Tip: see what access you currently have in your existing CMS. Can you find any kind of functionality that allows you to export data? If you’re unfortunate enough to be in this situation then don’t worry all is not lost. We can help. We have developed a fast, unique process to migrate all of your product data out of your existing store, including images, customers and previous order history data.
Shopify Developer Choice
Choosing the right developer or agency will be pivotal in the success of your migration. The cheapest option is certainly usually never the best option but we’d recommend an experienced agency that has significant experience in doing the task that you are asking them to perform. Ask your developer about their web migration process. Their process should be to minimize the risk of losing rankings, traffic, and conversions.
This is essential for good Shopify SEO and for maintaining the authority your existing store has built up in the search engines. It’s a complex process and you need to be in safe hands. Here are a few of the main questions you should be asking your developer before you decide on who to use:
- What experience do you have in developing the Shopify platform?
- What experience do you have in my sector?
- Are you a certified Shopify Partner?
- Have you migrated any sites like mine before to Shopify?
- If yes, what were the results?
- What is your web migration process? Please itemize each stage.
- How will deal with 301 redirects from the old URLs to the new URLs?
- Where are you based?
- How long have you been working with Shopify?
- Can you offer me a personalized service?
- What kind of ‘post launch’ support do you offer?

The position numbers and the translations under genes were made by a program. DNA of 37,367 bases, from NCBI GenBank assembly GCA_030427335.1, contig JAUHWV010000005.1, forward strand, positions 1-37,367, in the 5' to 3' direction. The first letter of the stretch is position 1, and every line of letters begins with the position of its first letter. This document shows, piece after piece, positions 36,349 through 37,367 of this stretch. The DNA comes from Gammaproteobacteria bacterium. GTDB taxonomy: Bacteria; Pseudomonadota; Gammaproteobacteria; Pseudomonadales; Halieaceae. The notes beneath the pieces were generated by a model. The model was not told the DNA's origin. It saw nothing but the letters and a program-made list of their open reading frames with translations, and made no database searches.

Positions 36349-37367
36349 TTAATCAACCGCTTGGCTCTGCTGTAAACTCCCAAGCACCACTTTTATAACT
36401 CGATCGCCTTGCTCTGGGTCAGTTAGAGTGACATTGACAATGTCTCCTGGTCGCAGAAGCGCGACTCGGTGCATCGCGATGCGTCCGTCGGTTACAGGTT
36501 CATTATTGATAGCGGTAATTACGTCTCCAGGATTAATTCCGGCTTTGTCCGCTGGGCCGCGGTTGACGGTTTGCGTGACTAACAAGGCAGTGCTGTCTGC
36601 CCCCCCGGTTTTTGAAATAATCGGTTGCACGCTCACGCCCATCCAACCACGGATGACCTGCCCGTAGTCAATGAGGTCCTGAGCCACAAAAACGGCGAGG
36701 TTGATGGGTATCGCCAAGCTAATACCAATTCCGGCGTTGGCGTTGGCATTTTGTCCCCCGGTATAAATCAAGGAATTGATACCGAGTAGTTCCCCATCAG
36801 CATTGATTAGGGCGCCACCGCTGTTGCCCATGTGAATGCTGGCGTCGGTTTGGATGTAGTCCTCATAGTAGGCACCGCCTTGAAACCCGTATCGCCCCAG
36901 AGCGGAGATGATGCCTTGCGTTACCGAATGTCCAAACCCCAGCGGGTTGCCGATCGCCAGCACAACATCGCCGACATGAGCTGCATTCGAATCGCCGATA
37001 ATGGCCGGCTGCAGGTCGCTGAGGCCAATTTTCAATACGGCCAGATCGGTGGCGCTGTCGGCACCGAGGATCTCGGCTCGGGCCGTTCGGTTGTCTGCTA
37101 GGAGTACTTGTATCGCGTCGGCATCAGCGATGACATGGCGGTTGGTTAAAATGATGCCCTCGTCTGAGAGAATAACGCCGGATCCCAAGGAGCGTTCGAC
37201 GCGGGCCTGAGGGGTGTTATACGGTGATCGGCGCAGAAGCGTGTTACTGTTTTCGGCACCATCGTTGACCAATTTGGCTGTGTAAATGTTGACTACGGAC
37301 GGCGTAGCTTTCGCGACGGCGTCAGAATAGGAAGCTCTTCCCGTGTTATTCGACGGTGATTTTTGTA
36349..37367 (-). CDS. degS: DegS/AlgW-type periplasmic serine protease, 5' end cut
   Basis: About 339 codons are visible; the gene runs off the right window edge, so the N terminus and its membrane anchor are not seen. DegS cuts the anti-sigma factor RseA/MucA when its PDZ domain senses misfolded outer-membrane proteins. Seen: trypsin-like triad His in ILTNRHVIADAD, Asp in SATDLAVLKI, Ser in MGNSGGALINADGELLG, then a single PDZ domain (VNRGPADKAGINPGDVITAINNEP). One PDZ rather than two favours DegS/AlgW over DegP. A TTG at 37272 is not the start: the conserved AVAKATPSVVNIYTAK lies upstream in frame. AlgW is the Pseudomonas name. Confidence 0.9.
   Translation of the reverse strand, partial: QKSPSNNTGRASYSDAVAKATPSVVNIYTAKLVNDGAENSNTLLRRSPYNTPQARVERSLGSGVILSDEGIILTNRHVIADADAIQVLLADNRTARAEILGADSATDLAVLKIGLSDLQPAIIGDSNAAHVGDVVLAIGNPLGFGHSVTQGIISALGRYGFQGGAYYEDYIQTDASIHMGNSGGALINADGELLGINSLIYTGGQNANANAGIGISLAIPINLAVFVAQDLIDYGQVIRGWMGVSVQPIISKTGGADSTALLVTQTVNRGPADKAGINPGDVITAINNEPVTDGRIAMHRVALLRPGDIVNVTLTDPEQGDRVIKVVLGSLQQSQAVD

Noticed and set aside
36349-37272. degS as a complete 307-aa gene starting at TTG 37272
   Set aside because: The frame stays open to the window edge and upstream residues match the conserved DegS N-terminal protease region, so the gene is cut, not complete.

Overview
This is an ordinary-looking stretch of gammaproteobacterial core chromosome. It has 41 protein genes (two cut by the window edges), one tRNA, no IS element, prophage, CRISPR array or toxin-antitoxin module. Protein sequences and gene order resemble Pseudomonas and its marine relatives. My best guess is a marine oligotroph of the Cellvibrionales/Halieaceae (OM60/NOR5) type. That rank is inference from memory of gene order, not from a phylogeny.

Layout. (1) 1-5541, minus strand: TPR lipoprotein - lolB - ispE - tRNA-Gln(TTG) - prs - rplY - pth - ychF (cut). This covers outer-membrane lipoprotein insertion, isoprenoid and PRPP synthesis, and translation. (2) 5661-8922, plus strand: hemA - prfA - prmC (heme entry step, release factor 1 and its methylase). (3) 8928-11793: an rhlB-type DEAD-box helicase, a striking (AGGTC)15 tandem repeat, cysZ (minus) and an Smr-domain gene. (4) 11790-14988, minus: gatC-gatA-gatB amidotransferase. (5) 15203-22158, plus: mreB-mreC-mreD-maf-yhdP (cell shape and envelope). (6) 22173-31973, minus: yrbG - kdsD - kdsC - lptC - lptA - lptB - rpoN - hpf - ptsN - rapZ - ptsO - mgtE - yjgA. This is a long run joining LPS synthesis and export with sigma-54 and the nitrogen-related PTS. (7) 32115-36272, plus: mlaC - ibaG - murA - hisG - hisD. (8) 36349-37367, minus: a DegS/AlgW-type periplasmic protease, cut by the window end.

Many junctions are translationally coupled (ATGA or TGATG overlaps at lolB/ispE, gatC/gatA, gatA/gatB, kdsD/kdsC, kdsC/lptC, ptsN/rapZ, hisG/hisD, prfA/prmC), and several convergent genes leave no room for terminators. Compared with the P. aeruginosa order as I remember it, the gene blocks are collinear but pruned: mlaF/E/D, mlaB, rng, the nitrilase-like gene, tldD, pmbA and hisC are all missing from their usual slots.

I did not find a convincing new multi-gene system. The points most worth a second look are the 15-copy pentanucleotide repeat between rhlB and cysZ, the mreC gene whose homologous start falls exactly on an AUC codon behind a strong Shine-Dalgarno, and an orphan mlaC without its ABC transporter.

- Do you offer email and telephone support?
- What hours do you offer telephone support do you provide?
- Do you build Shopify themes or do you simply customize other people?
- Do your designs integrate with major EPOS, Finance & Accounting software?
- Can you provide Shopify API Integration support?
- Can you develop Shopify apps if additional functionality is required?
If your potential supplier can answer positively to all of the above. Then you have found your supplier. Our ULTIMATE Retail Growth 2.0 Service includes a full Shopify migration service and is priced on # of SKU’s.
Shopify Theme Choice
The theme you or your developers choose to develop your store will be crucial in its ability to perform in the search engines.
Technical SEO issues with Shopify are well documented so you need to choose a theme like the world’s fastest Shopify theme that has been engineered for the search engines and not just for looks, features and functionality.
Here are some straightforward questions you should be asking your Shopify developers before you decide on a theme:
- What theme will you be using?
- Who designed your theme?
- Who built & developed your theme?
- What level of Shopify SEO experts are they?
- How does it deal with product filter page metadata & content duplication?
- How have they dealt with ‘canonicals for your specific products?
- How well do they design your hierarchical structure to avoid duplication conflicts and penalties?
- How will images be optimized?
- Does the theme include Structured Data as standard?
- Does the theme include Open Graph metadata?
- What is the page load speed of the theme you are using?
- Will you be optimizing the product feed before you migrate?
- What kind of Shopify training do they have?